“Mobile apps are pervasive in the military, but frequent operating system upgrades, new devices and changing missions and environments require manual software engineering that is expensive and causes unacceptable delays,” said Partha Pal, principal scientist at Raytheon BBN. “We are developing techniques to eliminate these interruptions by identifying the way these changes affect application functionality and modifying the software.”

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May 2, 2016

Northwestern University Research Group Uses 3D Printing to Create Terahertz Lens

Posted by in categories: 3D printing, 4D printing, energy, nanotechnology

The Illinois-based Northwestern University has utilized 3D printing technology to research a variety of vital applications, from 3D printing fuel cells to 4D printing materials on the nanoscale. Now, researchers from the prestigious institution are looking at 3D printing technology through a unique lens—a terahertz lens, to be exact. Generally unknown within the electromagnetic spectrum, hidden in between the more commonly known wavelengths of microwaves and infrared, lies the information-packed terahertz spectrum. The terahertz is not only a forgotten frequency, it’s also rarely studied, let alone well understood, yet it has high value in applications regarding imaging and communications.

One research group, led by Northwestern University’s Cheng Sun, has used metamaterials and a unique style of SLA technology called projection micro-stereolithography to manufacture a novel lens capable of working with terahertz frequencies. The 3D printed terahertz gradient-refractive index lens has better imaging capabilities than other commonly used lenses, and also enables researchers to make more advances with the relatively unknown world of the terahertz.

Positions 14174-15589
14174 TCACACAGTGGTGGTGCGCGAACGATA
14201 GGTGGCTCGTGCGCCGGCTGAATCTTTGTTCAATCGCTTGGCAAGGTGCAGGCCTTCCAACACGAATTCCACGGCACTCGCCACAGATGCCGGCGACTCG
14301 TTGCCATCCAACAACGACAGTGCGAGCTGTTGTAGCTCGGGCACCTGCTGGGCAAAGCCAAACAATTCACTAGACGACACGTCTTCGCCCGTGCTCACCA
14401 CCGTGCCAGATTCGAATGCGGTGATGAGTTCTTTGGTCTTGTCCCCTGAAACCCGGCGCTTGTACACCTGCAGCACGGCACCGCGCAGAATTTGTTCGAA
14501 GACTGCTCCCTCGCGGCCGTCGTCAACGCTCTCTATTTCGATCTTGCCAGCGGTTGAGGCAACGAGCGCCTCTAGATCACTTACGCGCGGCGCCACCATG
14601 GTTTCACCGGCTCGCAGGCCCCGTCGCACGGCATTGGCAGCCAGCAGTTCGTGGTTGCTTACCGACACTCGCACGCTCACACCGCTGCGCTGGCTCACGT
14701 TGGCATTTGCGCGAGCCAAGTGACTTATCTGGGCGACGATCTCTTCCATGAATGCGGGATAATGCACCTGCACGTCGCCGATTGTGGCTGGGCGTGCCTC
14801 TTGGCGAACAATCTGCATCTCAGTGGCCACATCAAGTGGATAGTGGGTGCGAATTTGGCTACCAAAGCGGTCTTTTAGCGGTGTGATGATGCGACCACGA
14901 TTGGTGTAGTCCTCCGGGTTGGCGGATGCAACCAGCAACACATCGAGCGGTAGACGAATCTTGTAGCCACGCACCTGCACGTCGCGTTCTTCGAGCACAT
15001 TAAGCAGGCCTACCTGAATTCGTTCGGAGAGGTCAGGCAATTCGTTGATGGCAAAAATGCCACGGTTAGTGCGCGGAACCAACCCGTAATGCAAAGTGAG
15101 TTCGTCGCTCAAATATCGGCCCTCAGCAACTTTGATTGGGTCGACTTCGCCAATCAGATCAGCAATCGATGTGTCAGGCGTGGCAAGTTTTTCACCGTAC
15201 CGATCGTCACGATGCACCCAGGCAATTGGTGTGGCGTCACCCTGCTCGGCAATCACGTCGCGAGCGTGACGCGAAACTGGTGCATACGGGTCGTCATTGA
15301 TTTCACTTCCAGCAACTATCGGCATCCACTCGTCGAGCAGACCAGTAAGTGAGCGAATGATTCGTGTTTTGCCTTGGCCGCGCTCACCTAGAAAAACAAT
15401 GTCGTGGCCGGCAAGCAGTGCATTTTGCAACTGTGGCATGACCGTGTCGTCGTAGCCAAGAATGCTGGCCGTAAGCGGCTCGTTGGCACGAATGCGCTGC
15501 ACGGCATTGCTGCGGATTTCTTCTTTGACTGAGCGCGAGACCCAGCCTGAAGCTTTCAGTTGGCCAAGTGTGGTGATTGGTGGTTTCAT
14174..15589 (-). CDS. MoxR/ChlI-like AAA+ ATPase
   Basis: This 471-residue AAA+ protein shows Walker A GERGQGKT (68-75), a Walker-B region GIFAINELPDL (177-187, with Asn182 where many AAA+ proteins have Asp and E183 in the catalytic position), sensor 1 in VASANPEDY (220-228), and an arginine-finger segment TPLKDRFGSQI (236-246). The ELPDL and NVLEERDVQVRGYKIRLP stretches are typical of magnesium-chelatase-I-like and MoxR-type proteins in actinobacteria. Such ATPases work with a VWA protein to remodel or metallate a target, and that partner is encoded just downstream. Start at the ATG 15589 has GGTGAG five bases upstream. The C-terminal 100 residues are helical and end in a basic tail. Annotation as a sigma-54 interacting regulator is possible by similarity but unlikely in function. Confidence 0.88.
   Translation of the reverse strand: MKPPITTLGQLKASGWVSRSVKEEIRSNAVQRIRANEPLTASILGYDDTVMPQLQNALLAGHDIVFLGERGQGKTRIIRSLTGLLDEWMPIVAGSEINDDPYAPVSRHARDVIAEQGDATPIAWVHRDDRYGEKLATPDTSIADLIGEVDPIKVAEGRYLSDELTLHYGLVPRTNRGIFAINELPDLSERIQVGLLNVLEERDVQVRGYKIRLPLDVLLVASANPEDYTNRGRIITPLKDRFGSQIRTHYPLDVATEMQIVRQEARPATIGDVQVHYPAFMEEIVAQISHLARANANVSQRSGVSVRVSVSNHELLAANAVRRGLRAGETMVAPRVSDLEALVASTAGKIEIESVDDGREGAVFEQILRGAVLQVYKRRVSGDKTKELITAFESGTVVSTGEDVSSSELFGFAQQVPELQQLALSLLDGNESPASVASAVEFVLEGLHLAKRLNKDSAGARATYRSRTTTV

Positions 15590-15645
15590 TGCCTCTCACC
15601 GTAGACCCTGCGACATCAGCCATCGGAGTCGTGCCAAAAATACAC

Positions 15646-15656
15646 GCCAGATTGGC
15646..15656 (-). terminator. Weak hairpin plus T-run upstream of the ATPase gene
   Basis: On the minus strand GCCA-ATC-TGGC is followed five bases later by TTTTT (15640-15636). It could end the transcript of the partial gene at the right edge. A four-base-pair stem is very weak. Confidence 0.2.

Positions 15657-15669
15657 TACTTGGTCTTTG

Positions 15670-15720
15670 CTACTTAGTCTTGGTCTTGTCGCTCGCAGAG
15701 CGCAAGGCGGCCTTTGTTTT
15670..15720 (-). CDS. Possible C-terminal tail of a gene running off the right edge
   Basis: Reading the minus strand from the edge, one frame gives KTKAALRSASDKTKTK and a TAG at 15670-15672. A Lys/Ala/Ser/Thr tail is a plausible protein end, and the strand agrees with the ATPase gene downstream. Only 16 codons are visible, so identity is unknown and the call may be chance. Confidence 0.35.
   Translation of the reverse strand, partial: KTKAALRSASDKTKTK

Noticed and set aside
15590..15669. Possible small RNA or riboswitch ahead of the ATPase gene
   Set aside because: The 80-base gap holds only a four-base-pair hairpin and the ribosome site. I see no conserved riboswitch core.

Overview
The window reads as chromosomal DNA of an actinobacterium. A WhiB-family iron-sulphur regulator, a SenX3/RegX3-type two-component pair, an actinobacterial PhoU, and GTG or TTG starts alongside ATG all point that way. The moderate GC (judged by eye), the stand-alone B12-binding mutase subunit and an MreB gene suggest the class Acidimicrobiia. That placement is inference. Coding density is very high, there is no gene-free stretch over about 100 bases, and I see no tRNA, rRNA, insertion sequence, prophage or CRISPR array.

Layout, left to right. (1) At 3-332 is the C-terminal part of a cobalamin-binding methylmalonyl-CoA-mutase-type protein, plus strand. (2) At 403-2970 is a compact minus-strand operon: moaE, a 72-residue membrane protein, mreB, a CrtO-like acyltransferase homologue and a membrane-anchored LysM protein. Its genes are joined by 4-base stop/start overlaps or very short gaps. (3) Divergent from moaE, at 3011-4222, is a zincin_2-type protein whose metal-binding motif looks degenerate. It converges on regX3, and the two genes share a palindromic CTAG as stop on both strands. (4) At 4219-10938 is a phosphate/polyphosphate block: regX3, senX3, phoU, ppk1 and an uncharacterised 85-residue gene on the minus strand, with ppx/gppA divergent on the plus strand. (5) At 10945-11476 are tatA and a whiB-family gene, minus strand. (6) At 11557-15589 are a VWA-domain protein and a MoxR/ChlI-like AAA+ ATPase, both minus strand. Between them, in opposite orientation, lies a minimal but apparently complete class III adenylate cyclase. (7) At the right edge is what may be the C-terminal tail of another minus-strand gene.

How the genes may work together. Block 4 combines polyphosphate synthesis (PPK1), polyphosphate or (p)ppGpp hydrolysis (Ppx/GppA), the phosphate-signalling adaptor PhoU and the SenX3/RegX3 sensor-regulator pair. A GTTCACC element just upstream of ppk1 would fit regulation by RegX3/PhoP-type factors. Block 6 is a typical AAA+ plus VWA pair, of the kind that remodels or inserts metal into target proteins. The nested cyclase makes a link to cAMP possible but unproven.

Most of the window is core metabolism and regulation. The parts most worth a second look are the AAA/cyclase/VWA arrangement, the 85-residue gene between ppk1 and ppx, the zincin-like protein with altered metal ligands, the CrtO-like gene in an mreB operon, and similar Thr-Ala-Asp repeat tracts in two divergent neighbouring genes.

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May 2, 2016

Discovery of a fundamental limit to the evolution of the genetic code

Posted by in categories: bioengineering, biotech/medical, evolution, genetics

A study performed at IRB Barcelona offers an explanation as to why the genetic code stopped growing 3,000 million years ago. This is attributed to the structure of transfer RNAs—the key molecules in the translation of genes into proteins. The genetic code is limited to 20 amino acids—the building blocks of proteins—the maximum number that prevents systematic mutations, which are fatal for life. The discovery could have applications in synthetic biology.

Nature is constantly evolving—its limits determined only by variations that threaten the viability of species. Research into the origin and expansion of the are fundamental to explain the evolution of life. In Science Advances, a team of biologists specialised in this field explain a limitation that put the brakes on the further development of the genetic code, which is the universal set of rules that all organisms on Earth use to translate genetic sequences of nucleic acids (DNA and RNA) into the that comprise the proteins that undertake cell functions.

Headed by ICREA researcher Lluís Ribas de Pouplana at the Institute for Research in Biomedicine (IRB Barcelona) and in collaboration with Fyodor A. Kondrashov, at the Centre for Genomic Regulation (CRG) and Modesto Orozco, from IRB Barcelona, the team of scientists has demonstrated that the genetic code evolved to include a maximum of 20 and that it was unable to grow further because of a functional limitation of transfer RNAs—the molecules that serve as interpreters between the language of genes and that of proteins. This halt in the increase in the complexity of life happened more than 3,000 million years ago, before the separate evolution of bacteria, eukaryotes and archaebacteria, as all organisms use the same code to produce proteins from genetic information.